The Iranian government began an unprecedented fight against economic corruption over a year ago. News of trials in corruption cases is broadcast on Iranian state television and other media outlets every day and officials, particularly in the judiciary, stress the need to tackle economic corruption on all fronts.
Previously, anti-corruption efforts in Iran had been limited to a few isolated cases, such as those of Shahram Jazayeri, Mahafarid Amir-Khosravi, and Babak Zanjani. Now, it seems that Iranian authorities are fighting corruption relentlessly and comprehensively, even in the cases of President Hassan Rouhani’s brother, the daughter of a former minister in Rouhani’s cabinet, and even high-ranking officials working in the office of the former head of the Iranian judiciary and current chair of the Expediency Council, Sadeq Larijani. The extent of the fight against economic corruption is such that a special complex to deal with such cases has been set up in Tehran Province’s justice department.
Iran appears to be pursuing three goals in its fight against economic corruption:
Neutralizing U.S. and Opposition Propaganda
The Trump administration has been close to many exiled Iranian opposition groups, especially the Mojahedin-e Khalq Organization or MEK, through people such as Trump lawyer Rudy Giuliani and former National Security Advisor John Bolton. The MEK and royalists (supporters of the Pahlavi Dynasty) have been making allegations about corruption within the Islamic Republic for years.
The Trump administration itself has also used corruption as a rhetorical weapon against Tehran. Secretary of State Mike Pompeo, and U.S. Special Representative for Iran Brian Hook have claimed time and again that Iran’s leaders are squandering the Iranian people’s money or using it to finance their aggressive regional policies. In emphasizing on this issue while simultaneously trying to cripple the Iranian economy through its “maximum pressure” sanctions program, the U.S. intends to lay the groundwork for popular unrest and the collapse of the Iranian regime from within. Hence, publicity by the U.S. administration and exiled Iranian oppositions against the Iranian regime intensified after the December 2017 protests, which were mainly against state corruption, embezzlement, and discrimination.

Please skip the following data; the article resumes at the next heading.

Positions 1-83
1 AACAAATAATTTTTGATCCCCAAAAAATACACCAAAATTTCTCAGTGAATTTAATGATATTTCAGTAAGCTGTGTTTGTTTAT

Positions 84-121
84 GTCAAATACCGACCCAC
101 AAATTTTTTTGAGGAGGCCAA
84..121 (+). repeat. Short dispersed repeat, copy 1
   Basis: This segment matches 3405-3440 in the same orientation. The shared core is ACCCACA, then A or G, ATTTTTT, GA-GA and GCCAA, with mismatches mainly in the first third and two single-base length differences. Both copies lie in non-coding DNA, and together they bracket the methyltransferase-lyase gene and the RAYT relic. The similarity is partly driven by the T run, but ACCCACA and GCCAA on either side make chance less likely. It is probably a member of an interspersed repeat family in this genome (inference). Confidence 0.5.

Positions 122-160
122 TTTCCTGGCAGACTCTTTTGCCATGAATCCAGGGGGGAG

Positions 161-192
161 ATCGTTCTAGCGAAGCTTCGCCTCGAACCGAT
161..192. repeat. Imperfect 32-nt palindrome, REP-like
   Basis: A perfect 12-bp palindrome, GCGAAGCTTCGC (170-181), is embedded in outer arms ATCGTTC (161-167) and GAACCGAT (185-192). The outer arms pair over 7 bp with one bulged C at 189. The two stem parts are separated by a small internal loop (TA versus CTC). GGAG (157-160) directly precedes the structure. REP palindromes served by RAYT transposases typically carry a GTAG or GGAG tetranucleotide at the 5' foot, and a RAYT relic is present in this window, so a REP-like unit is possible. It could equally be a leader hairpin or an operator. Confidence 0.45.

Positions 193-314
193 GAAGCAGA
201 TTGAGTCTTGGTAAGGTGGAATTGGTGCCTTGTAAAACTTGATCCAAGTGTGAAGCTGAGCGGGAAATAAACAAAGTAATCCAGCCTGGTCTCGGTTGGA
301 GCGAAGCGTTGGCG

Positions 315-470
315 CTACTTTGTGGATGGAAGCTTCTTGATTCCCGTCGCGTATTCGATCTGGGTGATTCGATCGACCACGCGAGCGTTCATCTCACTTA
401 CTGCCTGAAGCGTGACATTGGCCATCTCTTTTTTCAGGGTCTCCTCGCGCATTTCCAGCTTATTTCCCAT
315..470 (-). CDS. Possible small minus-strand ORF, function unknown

In return, by setting up courts to fight economic corruption, Iran tried to show its resolve to combat this anomaly and thereby reduce public discontent. Since people are unhappy with widespread economic corruption, anti-corruption efforts by the establishment aim to neutralize U.S. propaganda and reduce public discontent at the same time. Speaking in August this year, Iranian Interior Minister Abdolreza Rahmani Fazli said that protests dropped by 38 percent in the first five months of this year (the Iranian year, which begins in March). The seriousness and scope of the fight has been successful to a certain extent.
Government Spending and International Commerce
Oil revenue is the Iranian government’s most significant income source and U.S. oil sanctions have drastically reduced Iran’s foreign exchange earnings. In past years, this revenue was more than sufficient to fund the Iranian government and there were no concerns about combating embezzlement and economic corruption. But current constraints have led Iran to economize in spending and fight corruption to finance part of its budget.
According to the judicial laws of the country, economic offenders in both the private and public sectors are sentenced to jail and fined in cash payable to the state fund. The number and amount of embezzlement and economic corruption in Iran is so high that the total sum of financial penalties can be very significant and cover part of government spending.